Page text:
If you wish you can add 1/2 cup ketchup, more onions or more treacle - the more stuff you add the better it is (but remember to count the extra points). Makes a lot but freezes well.

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Posted: 20-Aug-2006, 01:23 PM
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This is a variation on a recipe from "Olde English Traditional Country Style Recipes" by Gordon Latimer

Oxtail Soup


1 Small oxtail, separate bones
1 Small turnip, sliced
1 Large onion, sliced
pinch Mixed herbs (I prefer rosemary, sage, thyme and just a touch of garlic)
pinch Salt (to taste, fresh ground sea salt tastes the best)
3 tbsp Flour
4 tbsp Cooking fat or margerine (prefer butter)
3 Medium carrots, sliced
7-1/2 cups of beef stock or water


Soak the cut-up oxtail for an hour or so, then remove from water (stock) and set aside one cup of stock. Heat the fat, slice the vegetables and fry for about 5 minutes.
Add the pan of fried vegetables to the stock along with the oxtail and herbs.
Simmer for about 3 hours.
Blend flour with the cup of reserved stock and stir into soup.
Bring to a boil and cook for about 10 minutes.
Take out the pieces of oxtail, cut the meat from the bone, return meat to the soup and reheat.

This soup wil have a fair amount of fat, therefore, it is best made the day before so you can allow it to cool and skim the fat from the top.

Serves 6-8

I like this with brown bread and butter. A simple meal on its own.


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Posted: 12-Sep-2006, 10:35 PM
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Ok, I'm finally back and actually remembered to post this! Thank you Shadows for reminding me that I *do* have a life outside of WoW, the SCA, the new job...family...gah. Geez. LOL Anyway, here goes.

Now, I come from a long line of cooks who cook from the hip. You're taught proportions and estimation rather than rigid measurements (drove my home ec teachers absolutely insane, but they couldn't deny I could cook!). Combine that with redacting period recipes from the middle ages on upm and you get an idea of my style of cooking. So...some of my recipes don't have very exact measurements, but they should be clear enough for you to get the idea. As it is, this recipe's pretty forgiving if you err a little to one side or the other. I like the writeup I did of it before on these boards so if it looks familiar...yeah. You might've seen this. Have fun!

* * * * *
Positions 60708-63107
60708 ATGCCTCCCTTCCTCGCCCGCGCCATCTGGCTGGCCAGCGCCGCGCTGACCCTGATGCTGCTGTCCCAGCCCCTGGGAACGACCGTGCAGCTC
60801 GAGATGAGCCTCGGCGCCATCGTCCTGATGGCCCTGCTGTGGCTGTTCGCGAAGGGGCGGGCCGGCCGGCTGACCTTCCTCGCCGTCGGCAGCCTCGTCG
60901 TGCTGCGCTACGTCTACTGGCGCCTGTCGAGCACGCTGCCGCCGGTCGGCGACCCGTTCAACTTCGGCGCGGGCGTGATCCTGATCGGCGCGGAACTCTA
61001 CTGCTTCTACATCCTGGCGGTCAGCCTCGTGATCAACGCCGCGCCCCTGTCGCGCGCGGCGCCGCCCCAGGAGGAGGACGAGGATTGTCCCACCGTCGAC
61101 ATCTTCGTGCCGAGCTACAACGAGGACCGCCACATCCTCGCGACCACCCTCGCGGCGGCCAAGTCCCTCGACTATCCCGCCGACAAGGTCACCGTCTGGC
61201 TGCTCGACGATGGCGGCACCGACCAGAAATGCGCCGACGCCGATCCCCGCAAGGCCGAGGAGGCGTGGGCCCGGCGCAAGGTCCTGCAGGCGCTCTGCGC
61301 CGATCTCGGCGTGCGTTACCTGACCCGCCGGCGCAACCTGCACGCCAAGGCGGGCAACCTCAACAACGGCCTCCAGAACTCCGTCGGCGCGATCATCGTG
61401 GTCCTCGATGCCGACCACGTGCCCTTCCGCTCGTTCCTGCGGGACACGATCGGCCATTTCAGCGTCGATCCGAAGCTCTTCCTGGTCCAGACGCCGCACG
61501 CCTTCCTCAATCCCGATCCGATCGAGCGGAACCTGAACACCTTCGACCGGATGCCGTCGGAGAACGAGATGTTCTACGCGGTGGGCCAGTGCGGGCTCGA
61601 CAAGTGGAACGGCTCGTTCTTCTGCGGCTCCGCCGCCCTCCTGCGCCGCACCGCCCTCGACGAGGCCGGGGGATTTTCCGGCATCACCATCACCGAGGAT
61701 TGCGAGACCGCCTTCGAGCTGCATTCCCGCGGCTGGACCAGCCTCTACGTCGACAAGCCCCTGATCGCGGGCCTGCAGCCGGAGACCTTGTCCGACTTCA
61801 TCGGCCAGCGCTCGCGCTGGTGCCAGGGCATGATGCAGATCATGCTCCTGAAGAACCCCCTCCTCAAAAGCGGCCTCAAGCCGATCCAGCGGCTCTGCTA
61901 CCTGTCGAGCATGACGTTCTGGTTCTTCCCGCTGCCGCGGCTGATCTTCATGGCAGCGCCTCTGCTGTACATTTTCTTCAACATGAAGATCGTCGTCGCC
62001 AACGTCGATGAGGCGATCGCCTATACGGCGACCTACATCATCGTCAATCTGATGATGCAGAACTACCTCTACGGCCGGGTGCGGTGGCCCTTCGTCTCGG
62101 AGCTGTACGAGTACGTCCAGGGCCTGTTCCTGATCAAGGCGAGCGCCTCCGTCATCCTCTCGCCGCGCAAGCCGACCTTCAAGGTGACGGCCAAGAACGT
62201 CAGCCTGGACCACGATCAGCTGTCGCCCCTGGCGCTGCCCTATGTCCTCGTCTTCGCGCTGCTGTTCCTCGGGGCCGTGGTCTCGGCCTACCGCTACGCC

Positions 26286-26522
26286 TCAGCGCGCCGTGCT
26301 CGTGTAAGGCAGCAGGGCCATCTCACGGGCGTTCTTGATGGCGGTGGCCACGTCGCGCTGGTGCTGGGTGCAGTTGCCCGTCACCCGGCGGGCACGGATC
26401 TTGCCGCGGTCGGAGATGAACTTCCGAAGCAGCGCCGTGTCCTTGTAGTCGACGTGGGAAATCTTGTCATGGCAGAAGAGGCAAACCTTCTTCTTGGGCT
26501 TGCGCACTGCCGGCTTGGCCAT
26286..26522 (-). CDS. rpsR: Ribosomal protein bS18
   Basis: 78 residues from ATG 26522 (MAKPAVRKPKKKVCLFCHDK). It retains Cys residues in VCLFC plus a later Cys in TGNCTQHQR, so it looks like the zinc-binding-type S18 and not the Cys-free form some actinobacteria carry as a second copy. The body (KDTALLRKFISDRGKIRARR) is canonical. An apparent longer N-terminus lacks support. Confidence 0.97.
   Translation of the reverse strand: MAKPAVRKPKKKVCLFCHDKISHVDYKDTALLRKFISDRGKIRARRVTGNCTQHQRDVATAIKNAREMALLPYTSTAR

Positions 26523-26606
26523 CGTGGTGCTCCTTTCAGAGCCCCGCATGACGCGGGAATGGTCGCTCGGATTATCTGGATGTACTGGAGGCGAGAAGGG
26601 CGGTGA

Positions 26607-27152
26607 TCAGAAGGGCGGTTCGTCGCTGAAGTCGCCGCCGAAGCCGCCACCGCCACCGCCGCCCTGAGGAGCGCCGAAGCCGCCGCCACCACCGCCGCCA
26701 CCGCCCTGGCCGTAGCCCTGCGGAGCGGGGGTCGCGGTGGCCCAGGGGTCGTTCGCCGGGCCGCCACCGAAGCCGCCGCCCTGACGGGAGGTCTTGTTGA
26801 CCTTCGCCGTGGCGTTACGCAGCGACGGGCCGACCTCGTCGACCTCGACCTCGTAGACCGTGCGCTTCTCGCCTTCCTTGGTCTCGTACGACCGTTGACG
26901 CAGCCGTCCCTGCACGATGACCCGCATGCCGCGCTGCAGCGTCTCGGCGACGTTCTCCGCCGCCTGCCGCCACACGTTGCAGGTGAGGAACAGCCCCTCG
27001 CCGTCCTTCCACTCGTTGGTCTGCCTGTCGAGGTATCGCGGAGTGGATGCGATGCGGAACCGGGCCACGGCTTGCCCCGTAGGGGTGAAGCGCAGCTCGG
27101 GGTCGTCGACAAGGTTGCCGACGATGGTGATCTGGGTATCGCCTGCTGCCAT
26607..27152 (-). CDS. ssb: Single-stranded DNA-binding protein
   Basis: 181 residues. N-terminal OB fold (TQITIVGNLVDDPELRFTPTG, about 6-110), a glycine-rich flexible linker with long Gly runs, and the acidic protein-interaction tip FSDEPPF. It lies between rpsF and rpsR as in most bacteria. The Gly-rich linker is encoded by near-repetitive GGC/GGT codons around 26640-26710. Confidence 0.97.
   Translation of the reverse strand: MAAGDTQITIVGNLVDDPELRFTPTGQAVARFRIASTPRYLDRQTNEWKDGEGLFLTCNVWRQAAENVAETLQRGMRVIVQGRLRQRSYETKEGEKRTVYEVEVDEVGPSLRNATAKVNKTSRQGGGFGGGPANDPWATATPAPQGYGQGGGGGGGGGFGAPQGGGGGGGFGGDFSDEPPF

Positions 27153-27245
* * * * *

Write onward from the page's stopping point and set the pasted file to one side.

Stuffed Pumpkin

1 pumpkin - roughly the size of a basketball.
1 medium onion, chopped.
2 c. rice (I use wild rice), cooked.
1/2 lb. loose sausage
1/2 lb. ground beef/buffalo/venison/what have you
bread crumbs
about three eggs
salt, pepper, seasoning to taste (I like sage, fennel, garlic, onion, red pepper and celery seed)

Clean the pumpkin like you would for a jack o'lantern. Keep the lid. Mix all of the remaining ingredients together like you would for a meatloaf, except you...don't shape it into a loaf. Instead stuff the pumpkin with the mixture. Leave about an inch on the top to let it expand a little with cooking. Replace the lid. Place the pumpkin in a baking dish with about an inch of water in the bottom. Bake at 375 till you can easily poke a fork into the pumpkin (and it actually lets go). Remove from oven and let it cool about 20 minutes before serving. Remove lid. Serve in slices with butter, some like brown gravy with theirs. Feeds approximately 6-8, depending on the size of their appetites.

This post has been edited by Shadows on 05-Nov-2006, 06:24 AM